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strada mp without gicleurs

PostPosted: Sun Jun 02, 2013 8:43 am
by Jimmy Oneschuk
Just wondering if anyone's tried it?

My thought was the paddle wouldn't have to work against the gicleur for ramp up, for more independent control, or is this theory junk?

Probably a better question for the tech oracles at LM USA, but thought I would ask here first.

Re: strada mp without gicleurs

PostPosted: Sun Jun 02, 2013 9:02 am
by Jimmy Oneschuk
I can see why someone might not have. Senor Gicleur lives in a much more inaccessible part of the machine, compared to LMs of yore. Part #2 on the diagram.

Re: strada mp without gicleurs

PostPosted: Wed Jun 05, 2013 10:52 pm
by Jimmy Oneschuk
Follow up:

Talked with LMUSA - MP pressure control is achieved only with the gicleur in place. Without it - the ramp up would be much the same as any LM without a gicleur. It seems part of the confusion is due to an EP prototype at coffeefest dressed up in MP yellow that had much more gentle pressure actuation and control than the production MP.

That said, is there anyone out there using the EP as a production workhorse? Virtually all of the EP in the field I know of are roasting room machines and it seems most coffee companies with big R&D budgets have opted for the MP for production (so I assume they're on to something...)

What I am curious mostly about are:

1. Durability of the gear pump. It just doesn't *seem* like it would be as good as a traditional pump - but does that perception have any basis in fact? (Hoping a long term EP user can share)

2. Electronic pressure reading versus analog: The appeal of a gauge on each group to watch the pressure and shot colour seem like a natural advantage in the production environment. This of course depends on using the EP like an MP (without programming)...

3. Ability to "ride the shot." I heard this term on an aussie forum as being the main advantage of the MP - but does this difference only depend on when the shot pressure is programmed (or is the pressure always programmed (ie generated digitally) even when the barista is controlling the paddle? Nick's explanation explained the problem brilliantly: channeling is exacerbated by a programmed profile. ... dification He mentioned you are able to work around this with a brilliant programming mod.


Essentially what I am really wondering is, if the EP has greater pressure control and feedback when pulling a shot - do these changes also eliminate some of the positive attributes of the MP's physics? Or what should I be looking for is a way to increase the MP's range of pressure feedback within my setup? Currently - the range of motion between 0-10 bar is about a cm or close to a 10th of the complete range of movement of the paddle.

Trying to get the forum rolling. I doubt I am the only one with this n00b frustration!

Re: strada mp without gicleurs

PostPosted: Thu Jun 06, 2013 8:17 am
by Jim Saborio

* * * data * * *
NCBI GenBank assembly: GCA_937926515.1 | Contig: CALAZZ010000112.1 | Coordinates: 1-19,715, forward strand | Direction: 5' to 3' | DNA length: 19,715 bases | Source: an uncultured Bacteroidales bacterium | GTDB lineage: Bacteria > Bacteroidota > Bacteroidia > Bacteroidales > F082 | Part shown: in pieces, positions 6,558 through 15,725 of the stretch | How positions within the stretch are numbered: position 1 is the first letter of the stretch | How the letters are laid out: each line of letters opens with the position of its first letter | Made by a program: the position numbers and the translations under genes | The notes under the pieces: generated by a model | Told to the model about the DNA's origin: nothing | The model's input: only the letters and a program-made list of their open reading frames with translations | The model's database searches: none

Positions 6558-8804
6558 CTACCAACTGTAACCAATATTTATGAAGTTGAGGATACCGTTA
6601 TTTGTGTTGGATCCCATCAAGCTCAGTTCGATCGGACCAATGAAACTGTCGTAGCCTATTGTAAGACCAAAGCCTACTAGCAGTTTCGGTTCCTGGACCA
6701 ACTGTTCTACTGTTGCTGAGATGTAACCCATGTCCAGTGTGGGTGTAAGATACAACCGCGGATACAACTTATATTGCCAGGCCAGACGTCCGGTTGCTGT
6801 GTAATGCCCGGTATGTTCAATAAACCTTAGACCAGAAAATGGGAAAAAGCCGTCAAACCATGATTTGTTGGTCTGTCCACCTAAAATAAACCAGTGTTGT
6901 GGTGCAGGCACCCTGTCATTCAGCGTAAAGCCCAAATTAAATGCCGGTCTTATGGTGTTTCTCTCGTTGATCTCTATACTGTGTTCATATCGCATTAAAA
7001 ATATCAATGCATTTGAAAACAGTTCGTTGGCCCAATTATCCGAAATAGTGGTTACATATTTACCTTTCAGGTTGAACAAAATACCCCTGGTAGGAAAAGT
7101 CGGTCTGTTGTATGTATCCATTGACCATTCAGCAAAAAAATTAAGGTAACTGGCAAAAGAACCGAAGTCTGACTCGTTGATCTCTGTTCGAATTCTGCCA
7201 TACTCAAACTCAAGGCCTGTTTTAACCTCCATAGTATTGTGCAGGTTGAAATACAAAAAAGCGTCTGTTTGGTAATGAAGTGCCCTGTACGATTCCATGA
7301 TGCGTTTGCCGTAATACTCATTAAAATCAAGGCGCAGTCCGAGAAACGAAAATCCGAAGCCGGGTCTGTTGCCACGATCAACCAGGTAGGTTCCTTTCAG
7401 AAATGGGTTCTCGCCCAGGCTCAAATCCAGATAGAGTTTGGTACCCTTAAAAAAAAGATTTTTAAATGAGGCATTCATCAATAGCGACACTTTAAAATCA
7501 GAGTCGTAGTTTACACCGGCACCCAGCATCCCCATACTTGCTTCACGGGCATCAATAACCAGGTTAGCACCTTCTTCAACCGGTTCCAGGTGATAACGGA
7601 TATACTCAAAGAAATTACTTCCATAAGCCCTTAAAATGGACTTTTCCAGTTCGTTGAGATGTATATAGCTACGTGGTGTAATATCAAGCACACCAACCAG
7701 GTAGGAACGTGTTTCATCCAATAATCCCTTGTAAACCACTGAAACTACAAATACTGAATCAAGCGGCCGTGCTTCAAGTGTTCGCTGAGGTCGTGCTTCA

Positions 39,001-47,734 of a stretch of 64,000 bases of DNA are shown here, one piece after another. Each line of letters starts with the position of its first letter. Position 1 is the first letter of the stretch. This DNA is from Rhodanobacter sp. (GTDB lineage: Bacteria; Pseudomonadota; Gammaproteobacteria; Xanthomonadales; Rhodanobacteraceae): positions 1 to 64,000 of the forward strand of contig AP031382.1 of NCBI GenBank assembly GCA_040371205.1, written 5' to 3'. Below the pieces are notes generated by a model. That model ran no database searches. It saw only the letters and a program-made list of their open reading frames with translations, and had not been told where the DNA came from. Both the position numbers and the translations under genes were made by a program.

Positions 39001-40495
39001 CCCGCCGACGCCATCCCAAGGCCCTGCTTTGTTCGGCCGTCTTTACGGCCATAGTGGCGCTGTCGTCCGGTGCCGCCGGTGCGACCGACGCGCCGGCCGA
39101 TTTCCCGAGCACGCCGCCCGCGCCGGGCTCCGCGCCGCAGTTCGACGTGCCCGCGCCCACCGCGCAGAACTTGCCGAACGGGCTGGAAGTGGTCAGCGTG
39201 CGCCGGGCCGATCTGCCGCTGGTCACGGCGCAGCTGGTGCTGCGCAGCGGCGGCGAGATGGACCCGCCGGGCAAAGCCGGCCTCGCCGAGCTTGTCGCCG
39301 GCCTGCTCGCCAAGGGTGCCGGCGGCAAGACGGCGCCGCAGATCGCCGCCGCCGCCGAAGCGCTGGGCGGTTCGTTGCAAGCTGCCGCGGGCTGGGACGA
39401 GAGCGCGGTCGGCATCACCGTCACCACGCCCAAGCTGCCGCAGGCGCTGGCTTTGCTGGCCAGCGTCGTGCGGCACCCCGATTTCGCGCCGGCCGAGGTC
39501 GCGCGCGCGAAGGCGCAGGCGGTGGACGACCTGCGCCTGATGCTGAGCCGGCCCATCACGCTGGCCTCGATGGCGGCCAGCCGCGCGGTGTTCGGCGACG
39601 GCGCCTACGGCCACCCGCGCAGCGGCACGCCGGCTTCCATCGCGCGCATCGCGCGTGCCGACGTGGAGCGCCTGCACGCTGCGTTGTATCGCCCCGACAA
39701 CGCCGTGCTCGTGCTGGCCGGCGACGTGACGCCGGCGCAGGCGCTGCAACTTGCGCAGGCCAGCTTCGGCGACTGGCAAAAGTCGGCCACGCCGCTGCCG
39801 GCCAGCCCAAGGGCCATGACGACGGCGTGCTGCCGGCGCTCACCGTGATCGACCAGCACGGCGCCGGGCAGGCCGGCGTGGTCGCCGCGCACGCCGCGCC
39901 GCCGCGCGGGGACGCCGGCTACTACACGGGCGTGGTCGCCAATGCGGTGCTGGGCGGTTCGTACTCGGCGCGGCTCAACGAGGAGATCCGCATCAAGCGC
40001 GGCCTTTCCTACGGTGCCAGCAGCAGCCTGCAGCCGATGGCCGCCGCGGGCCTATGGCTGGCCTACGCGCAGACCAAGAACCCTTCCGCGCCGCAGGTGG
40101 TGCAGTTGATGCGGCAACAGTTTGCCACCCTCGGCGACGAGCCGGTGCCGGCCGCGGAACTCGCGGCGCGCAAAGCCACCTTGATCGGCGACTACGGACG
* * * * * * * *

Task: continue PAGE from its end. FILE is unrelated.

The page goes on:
When I visited the Synesso factory in March, they were operating their Hydra / Sabre demo machine without gicleurs. I only remember that the pre-infusion flow didn't "look right". They had just started goofing around sans gicleurs so they didn't have much to say. I think they were trying to rid themselves of jet's scale problems by using the pump as a virtual gicleur.

It would be interesting to see where they were at with it.

Re: strada mp without gicleurs

PostPosted: Wed Jun 12, 2013 3:02 pm
by Jimmy Oneschuk
Ultimately, that would be the goal - to achieve the profiling via the pump only, rather than with the gicleur. The MP engages a microswitch for the pump's on/off operation. If you could override that switch with a heavy duty rheostat switch. Implication would be you'd need individual pumps. ... 4,919.html

Re: strada mp without gicleurs

PostPosted: Mon Jun 17, 2013 1:23 pm
by Ryan Willbur
The capabilities of the EP vs. MP have often been misconstrued. The EP is designed for full control of pressure both manually and through recordable programming. The Strada MP is traditional espresso technology using a paddle as an on/off switch. Within that on/off switch there is limited travel in the paddle that controls the opening and closing the the valve allowing water to pass through the group head. From the moment the switch begins to engage, the pump is running at 9 bars of pressure.

The Strada EP is much more flexible. Pressure is displayed digitally. To ensure accuracy of the display, you can control the offset of the read out through the technical menu of the electronics.

In the US, Strada MP's have been the popular choice for many production environments. However, there are EP's being used for retail all over the country, and the number is growing. Intelligentsia has made the move to Strada EP's in all the retail locations recently opened and soon to come.

Re: strada mp without gicleurs

PostPosted: Wed Jun 19, 2013 6:55 am
by Jimmy Oneschuk
Hi Ryan, thanks for the reply.

I think part of my confusion stems from the earlier LM literature showing the paddle travel. While I find the the manual paddle is an improvement over the mechanical paddle, it seems to me like there could be room for improvement in the actuation. Don't get me wrong, I love my MP - it keeps my staff engaged with the coffee, and compared to my GB5s, its a stratospheric improvement in temp stability - let alone the preinfusion.